Stephen Lutz, author of King of the Campus, writes about Abraham Kuyper, a pastor, theologian, media mogul, university founder and educator, and a politician—who became the prime minister of the Netherlands. Kuyper’s contribution examines a Christian worldview, as it relates to spheres: the church, family, economy, school and the state and how we approach everyday life. Lutz narrows his focus on five spheres of kingdom work on campus:
- church/Christian fellowship
- party scene
According to Lutz, these spheres are pillars of what holds the university up, and cover the primary functional spheres that we live in when we hit the campus. He This way of thinking is incredibly helpful when it comes to our everyday living–and-breathing, eating-and-drinking lives (on campus). To see everything as belonging to King Jesus, through these spheres, keeps us from shrinking him down. . . . keeps us from putting God in a box and having a compartmentalized faith, and this worldview gives us worth and dignity and purpose to all our work. Everything we do matters. We worship God through all of it. Earlier in his book Lutz speaks to the issues of legalism and license and how they work together from opposite ends to keep us from joy, freedom, and purpose. Legalism is “about getting to God by being good. It is about external conformity, not inward change, changing behavior without changing the heart. It is truth without grace.” License is about freedom. “It misunderstands grace as meaning that we can do whatever we want to do. It hates religion, but it is religiously devoted to self, pleasure, and personal autonomy.” Certainly, as college students go off to college, they get mixed messages, one, “college is a time for fun, freedom and experimentation—a time to throw off constraints like stuffy religion.” Two, “the message from Christians is a series of don’ts. So, the options, are to dive headlong into campus culture at the expense of faithfulness, or to do what Christians tell you is obedient but boring.”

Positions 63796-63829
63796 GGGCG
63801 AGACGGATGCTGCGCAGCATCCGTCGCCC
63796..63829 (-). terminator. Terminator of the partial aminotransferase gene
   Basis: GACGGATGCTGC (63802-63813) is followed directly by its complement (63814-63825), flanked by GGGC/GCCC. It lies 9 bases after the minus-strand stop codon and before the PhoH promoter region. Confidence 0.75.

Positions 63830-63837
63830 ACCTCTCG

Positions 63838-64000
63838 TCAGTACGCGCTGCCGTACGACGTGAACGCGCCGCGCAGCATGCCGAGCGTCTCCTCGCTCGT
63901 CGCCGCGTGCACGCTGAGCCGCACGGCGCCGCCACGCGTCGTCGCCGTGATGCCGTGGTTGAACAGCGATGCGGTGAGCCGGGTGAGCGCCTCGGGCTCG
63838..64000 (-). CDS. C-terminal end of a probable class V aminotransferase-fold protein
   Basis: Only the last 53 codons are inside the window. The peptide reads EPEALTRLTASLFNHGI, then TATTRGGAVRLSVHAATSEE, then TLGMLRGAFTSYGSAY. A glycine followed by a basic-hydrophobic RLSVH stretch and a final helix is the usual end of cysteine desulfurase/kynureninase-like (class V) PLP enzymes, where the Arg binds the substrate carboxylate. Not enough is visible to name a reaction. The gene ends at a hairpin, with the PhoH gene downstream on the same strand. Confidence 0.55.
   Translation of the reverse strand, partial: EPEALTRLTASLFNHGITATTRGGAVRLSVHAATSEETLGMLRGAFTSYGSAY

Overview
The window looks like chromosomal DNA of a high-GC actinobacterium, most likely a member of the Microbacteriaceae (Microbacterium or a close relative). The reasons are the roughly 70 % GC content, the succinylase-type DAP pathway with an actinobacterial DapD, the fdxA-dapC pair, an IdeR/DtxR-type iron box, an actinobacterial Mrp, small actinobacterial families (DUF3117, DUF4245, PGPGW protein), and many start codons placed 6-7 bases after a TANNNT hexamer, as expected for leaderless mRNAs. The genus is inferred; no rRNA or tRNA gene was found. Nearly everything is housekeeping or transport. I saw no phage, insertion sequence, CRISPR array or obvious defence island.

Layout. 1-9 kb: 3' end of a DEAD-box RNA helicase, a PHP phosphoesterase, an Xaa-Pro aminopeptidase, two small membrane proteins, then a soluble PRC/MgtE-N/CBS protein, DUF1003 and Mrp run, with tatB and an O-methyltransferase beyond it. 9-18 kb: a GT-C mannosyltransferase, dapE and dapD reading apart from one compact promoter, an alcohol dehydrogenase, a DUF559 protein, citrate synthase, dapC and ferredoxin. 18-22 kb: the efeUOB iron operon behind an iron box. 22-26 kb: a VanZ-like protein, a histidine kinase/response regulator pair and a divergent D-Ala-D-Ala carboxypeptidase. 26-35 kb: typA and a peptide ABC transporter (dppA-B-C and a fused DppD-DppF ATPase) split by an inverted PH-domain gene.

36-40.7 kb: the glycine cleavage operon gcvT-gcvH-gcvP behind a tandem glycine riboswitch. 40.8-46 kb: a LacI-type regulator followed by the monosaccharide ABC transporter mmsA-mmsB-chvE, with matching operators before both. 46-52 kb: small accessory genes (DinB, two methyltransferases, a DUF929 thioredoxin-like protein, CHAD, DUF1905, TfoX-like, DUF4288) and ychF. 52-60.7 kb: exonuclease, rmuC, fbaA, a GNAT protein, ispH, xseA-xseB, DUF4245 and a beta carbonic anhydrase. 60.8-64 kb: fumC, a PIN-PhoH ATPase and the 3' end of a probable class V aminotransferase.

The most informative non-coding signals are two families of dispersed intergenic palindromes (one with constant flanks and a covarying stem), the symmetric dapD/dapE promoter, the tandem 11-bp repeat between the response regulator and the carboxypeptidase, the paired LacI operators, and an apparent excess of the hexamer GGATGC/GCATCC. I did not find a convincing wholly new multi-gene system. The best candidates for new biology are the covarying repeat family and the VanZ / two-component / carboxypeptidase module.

I recommend we cultivate a Kingdom of God centric perspective. “It is the growing presence of God’s goodness and rule in our world, through Jesus Christ. . . . It is discovering our identity and calling in Christ, and becoming who God has designed us to be.”
The kingdom of God reframes how we see college and gives us a Christian perspective. God did not send you to school primarily to get an education, to make new friends, to get a job upon graduation, or simply to pass the time until you figure out what you want to do with your life. God sent you to your campus so that you could join him in the work he’s already doing there. He sent you there so you could be an agent of his kingdom, an agency he has uniquely gifted and shaped you to have.
A Redeemed View of Five Spheres:
|Church||Church is exclusive||Church is optional||Church is an essential but not the exclusive place of God’s working|
|Relationships||People-judger: doesn’t need or care for others||People-pleaser: needs and cares too much||Love, serve, honor, and befriend people as created in the image of God|
|Academics||Overachiever: worships work and achievement||Slacker: worships fun; thinks work is a bad word||Work is a way to worship God; work hard, but not excessively|
|Leadership||Leadership means total control, the firmer the better||Leadership . . . Who needs it?||Serve, love, and influence with humility and courage|
|Party Scene||Fun is inherently evil; hide from it||“Ideahilism”; fun means go crazy, life is short||True fun and pleasure are a gift from God that gives life and doesn’t exploit|
Chart from King of the Campus, Stephen Lutz, page100.